Mathematical modeling in the health risk assessment of air pollution-related disease burden in China: A review

Chee Yap Chung, Jie Yang, Xiaogang Yang, Jun He

Research output: Journal PublicationReview articlepeer-review

3 Citations (Scopus)


This review paper covers an overview of air pollution-related disease burden in China and a literature review on the previous studies which have recently adopted a mathematical modeling approach to demonstrate the relative risk (RR) of air pollution-related disease burden. The associations between air pollution and disease burden have been explored in the previous studies. Therefore, it is necessary to quantify the impact of long-term exposure to ambient air pollution by using a suitable mathematical model. The most common way of estimating the health risk attributable to air pollution exposure in a population is by employing a concentration-response function, which is often based on the estimation of a RR model. As most of the regions in China are experiencing rapid urbanization and industrialization, the resulting high ambient air pollution is influencing more residents, which also increases the disease burden in the population. The existing RR models, including the integrated exposure-response (IER) model and the global exposure mortality model (GEMM), are critically reviewed to provide an understanding of the current status of mathematical modeling in the air pollution-related health risk assessment. The performances of different RR models in the mortality estimation of disease are also studied and compared in this paper. Furthermore, the limitations of the existing RR models are pointed out and discussed. Consequently, there is a need to develop a more suitable RR model to accurately estimate the disease burden attributable to air pollution in China, which contributes to one of the key steps in the health risk assessment. By using an updated RR model in the health risk assessment, the estimated mortality risk due to the impacts of environment such as air pollution and seasonal temperature variation could provide a more realistic and reliable information regarding the mortality data of the region, which would help the regional and national policymakers for intensifying their efforts on the improvement of air quality and the management of air pollution-related disease burden.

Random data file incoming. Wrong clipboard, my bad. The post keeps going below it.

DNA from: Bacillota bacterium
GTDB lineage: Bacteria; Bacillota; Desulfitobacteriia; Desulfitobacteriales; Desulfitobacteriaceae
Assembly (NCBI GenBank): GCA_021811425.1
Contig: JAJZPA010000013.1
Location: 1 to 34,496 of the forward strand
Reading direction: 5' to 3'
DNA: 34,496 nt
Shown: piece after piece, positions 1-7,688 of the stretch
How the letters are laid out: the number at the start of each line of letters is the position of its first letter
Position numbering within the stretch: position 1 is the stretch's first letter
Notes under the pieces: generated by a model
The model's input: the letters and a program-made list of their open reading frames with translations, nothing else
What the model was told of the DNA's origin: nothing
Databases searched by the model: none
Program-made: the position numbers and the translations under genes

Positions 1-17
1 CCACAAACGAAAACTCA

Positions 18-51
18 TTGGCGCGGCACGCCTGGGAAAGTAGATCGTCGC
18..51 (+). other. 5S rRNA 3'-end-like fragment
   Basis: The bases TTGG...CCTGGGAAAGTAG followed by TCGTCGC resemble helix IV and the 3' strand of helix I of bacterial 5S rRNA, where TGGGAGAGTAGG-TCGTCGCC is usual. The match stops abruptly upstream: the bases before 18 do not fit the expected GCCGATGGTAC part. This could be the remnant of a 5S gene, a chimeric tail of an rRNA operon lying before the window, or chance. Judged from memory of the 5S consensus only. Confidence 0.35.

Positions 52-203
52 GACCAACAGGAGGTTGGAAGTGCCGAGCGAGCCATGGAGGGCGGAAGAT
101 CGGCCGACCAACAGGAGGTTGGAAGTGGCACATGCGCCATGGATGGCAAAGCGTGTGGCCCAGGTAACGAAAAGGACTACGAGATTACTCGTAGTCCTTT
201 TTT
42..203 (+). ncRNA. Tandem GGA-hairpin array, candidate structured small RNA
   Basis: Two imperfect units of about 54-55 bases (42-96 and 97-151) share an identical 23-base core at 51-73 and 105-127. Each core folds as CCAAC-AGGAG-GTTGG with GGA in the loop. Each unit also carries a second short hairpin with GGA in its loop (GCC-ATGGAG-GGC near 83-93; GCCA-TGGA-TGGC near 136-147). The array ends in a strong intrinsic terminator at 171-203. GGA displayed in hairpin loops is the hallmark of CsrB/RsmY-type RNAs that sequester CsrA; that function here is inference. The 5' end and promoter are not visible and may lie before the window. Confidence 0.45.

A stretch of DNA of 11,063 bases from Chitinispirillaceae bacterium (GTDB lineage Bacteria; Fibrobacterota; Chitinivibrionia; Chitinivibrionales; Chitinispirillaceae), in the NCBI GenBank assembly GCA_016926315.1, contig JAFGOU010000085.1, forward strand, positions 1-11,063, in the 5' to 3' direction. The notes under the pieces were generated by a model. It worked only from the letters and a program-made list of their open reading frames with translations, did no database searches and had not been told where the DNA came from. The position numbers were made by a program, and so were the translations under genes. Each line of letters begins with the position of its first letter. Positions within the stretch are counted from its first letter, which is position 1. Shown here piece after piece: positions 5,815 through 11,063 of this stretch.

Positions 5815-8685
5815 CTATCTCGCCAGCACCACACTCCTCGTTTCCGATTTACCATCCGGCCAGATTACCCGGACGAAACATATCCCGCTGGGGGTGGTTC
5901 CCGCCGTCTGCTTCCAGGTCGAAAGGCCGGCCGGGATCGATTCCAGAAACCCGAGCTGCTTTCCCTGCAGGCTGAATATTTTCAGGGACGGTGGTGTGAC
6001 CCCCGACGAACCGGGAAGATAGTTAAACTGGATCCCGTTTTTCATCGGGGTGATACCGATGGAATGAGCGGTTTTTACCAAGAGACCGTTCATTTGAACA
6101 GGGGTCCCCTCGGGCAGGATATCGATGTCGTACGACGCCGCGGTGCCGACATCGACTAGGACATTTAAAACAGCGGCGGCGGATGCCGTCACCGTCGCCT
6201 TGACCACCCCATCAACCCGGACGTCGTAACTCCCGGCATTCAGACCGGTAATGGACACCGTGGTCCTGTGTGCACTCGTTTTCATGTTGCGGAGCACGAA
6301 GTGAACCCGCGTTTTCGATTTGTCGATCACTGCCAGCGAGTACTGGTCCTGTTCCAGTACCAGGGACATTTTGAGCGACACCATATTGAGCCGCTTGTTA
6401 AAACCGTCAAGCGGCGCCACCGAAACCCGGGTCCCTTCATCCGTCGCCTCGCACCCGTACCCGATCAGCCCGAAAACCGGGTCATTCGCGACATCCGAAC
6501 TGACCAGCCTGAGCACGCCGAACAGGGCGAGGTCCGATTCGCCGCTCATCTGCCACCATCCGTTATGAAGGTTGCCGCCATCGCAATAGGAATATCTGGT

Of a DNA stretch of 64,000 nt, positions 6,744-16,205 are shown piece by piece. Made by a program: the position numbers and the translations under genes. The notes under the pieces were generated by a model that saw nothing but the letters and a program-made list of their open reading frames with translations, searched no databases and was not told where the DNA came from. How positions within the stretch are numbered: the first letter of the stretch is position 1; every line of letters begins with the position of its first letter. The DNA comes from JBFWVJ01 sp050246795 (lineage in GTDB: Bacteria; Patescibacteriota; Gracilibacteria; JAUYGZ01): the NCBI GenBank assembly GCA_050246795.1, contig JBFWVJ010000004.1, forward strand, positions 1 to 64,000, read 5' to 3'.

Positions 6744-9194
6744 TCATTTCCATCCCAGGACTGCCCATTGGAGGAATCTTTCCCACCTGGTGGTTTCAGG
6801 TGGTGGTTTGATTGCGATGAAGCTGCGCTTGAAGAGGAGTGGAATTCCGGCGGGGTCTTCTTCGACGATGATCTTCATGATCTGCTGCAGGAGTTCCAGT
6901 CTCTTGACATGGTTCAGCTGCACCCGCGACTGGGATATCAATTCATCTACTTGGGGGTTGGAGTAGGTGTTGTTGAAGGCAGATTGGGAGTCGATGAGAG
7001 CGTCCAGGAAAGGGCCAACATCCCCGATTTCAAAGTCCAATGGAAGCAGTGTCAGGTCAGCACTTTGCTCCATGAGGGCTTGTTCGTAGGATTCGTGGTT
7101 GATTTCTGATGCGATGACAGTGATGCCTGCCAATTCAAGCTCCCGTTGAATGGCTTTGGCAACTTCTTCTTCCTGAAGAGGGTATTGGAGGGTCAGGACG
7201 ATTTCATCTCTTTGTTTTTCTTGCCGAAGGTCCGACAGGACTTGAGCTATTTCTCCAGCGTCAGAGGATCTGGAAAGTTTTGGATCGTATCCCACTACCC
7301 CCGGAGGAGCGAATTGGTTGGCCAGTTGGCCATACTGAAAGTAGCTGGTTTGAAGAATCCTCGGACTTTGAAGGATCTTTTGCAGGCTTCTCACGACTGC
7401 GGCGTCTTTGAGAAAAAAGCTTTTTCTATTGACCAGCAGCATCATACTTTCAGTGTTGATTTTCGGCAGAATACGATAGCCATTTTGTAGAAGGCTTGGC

Original languageEnglish
Article number1060153
JournalFrontiers in Public Health
Publication statusPublished - 23 Nov 2022


  • COPD
  • air pollution
  • health risk assessment
  • lung cancer
  • mathematical model
  • relative risk
  • temperature

ASJC Scopus subject areas

  • Public Health, Environmental and Occupational Health


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